I know I should be packing boxes, but where’s the fun in that? Nowhere. Twenty moves in the last twenty-five years has burned that truth into my soul.
I thought I’d show you the pallet board shelf I whipped up a couple of weeks ago. I started with a pallet board I had on my wood pile.
I wanted the shelf to fit in a narrow wall space I have between the two closet doors. I figured an 18” shelf would be a good fit. Ugh. Just looking at the Skin Suit Pink walls in this picture give me the heeby-jeeby shudders.
I measured the length and cut it with my chop saw. This saw is pretty much my go-to tool when I am cutting boards. I love it’s versatility. The piece below will be the back of the shelf where my hooks will go.
I knew I didn’t want the top of the shelf to be as deep as the pallet board, so I needed to rip the board. I used my table saw to cut down the pallet board to 2.75” wide. There was no particular reason I chose this depth, I just liked it when I held the two boards together. The pallet board is 5” wide.
One I had the two pieces, I put the back board in my vice grip and placed the shelf top on top of it. I wanted to drill some pilot holes for the screws. Pilot holes are a hole that is slightly smaller than the screw you plan to use. Pilot holes help prevent the wood from splitting when you screw into it.
Once I drilled the pilot holes, I could screw the two boards together.
See that black sleeve on the drill? That’s another favorite tool of mine. It’s screw guide (Oh Geez, my Google searches are going to be interesting now) and it is magnetized to hold your screws onto the drill. Best gadget ever.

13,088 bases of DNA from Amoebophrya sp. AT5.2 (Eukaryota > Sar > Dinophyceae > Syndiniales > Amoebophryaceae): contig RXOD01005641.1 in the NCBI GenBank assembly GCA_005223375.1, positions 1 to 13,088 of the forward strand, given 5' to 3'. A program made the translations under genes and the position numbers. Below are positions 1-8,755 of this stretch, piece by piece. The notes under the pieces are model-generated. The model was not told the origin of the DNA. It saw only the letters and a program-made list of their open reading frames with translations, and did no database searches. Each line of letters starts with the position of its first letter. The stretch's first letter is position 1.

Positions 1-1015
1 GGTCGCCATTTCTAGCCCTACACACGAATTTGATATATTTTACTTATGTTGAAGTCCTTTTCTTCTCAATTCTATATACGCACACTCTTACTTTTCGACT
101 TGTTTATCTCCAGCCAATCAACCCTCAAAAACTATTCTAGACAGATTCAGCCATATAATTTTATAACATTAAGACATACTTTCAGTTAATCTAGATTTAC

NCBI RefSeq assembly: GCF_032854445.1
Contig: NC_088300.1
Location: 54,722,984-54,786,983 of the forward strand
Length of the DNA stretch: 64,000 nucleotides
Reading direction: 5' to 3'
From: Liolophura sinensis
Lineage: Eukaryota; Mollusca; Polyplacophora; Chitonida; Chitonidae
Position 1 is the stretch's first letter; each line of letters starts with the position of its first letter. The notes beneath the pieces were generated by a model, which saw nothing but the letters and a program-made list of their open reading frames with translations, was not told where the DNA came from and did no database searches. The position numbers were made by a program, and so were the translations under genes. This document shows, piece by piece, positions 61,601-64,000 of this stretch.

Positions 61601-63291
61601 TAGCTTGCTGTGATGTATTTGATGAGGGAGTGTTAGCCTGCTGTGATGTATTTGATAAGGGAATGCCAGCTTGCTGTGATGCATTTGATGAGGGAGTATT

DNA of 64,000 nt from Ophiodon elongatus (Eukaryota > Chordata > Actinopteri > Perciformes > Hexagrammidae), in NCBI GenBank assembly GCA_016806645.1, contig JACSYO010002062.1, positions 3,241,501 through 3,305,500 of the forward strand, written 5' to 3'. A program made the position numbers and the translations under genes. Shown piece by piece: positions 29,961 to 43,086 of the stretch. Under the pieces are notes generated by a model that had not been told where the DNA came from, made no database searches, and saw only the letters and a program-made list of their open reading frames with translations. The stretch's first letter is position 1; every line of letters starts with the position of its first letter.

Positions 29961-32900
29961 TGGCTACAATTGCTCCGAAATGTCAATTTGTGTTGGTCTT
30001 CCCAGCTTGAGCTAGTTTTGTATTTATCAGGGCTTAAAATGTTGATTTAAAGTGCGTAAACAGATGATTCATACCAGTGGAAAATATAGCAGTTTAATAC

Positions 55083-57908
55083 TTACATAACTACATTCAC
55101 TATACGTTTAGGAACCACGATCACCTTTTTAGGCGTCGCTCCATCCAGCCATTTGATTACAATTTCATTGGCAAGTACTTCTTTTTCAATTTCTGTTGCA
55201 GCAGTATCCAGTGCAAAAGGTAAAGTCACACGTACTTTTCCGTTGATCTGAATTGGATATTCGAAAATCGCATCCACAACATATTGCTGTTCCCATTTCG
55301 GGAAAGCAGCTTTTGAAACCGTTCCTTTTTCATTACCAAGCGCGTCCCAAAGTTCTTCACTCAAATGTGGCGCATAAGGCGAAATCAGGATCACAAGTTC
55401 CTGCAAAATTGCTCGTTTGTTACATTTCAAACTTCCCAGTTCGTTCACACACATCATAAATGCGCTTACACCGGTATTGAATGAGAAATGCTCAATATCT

Make sure when you are using a drill as a screwdriver, that you are not using full speed. You want to try and go as slowly as you can. I slipped and put just a little too much pressure on the drill trigger at the end of screwing in this first screw and it drove the screw too deeply into the board and caused that split you see. It was fine once I unscrewed it a bit, but be careful because pallet boards can split pretty easily.
Next, I marked where I wanted my “hooks” to be placed. My hooks are really some knobs I picked up at the Mother Ship (read: Hobby Lobby) for $1.16/each on clearance. I couldn’t find the letters I wanted, so I eventually settled on the I-L-Y knobs. Why I-L-Y? I’m hoping it’s only my menfolk who need this explained, but in case not, it stands for I Love You. I didn’t know what I wanted to use them for when I bought them, but I knew I’d eventually figure something out.
Since my board is 18 inches wide, I marked a spot at 4.5”, 9” and 13.5”. I centered the marks on the board at 2.5” down from the top of the board.
With my holes marked, I drilled more pilot holes and then screwed the knob onto the board.
In order to get the letters straight, you can’t tighten them as tight as you can a regular knob. For this reason, I decided to use the nut that came with the knobs to make sure the knobs were tight and not going anywhere.
Obviously, it’d be near impossible to hang this shelf with the screw backs sticking out like that. I used a hack saw to cut them off.
The final step was to put a couple of self-leveling picture hangers. I had a couple in a package, but for some reason, the little tiny nails were missing. I used some tiny upholstery tacks that I had on hand and actually liked them better than the nails. Those suckers are hard to nail in.
That’s it. A super cute, easy project for $3.48. It took me about 30 minutes to make. Woot!
Also, check out the pretty yellow walls and the door trim. So pretty. I’ll come back in a day or two to show off the blessing gown and coat I have hanging from the shelf.
Pallet – Free
Knobs – $3.84 ($1.16/each on clearance)
Picture Hangars – Free
Total Project Cost: $3.84
Total Project Time: 30 minutes
Have you made any pallet board projects lately? What about a shelf? Have you ever made one? I loved that I could make it the size I wanted.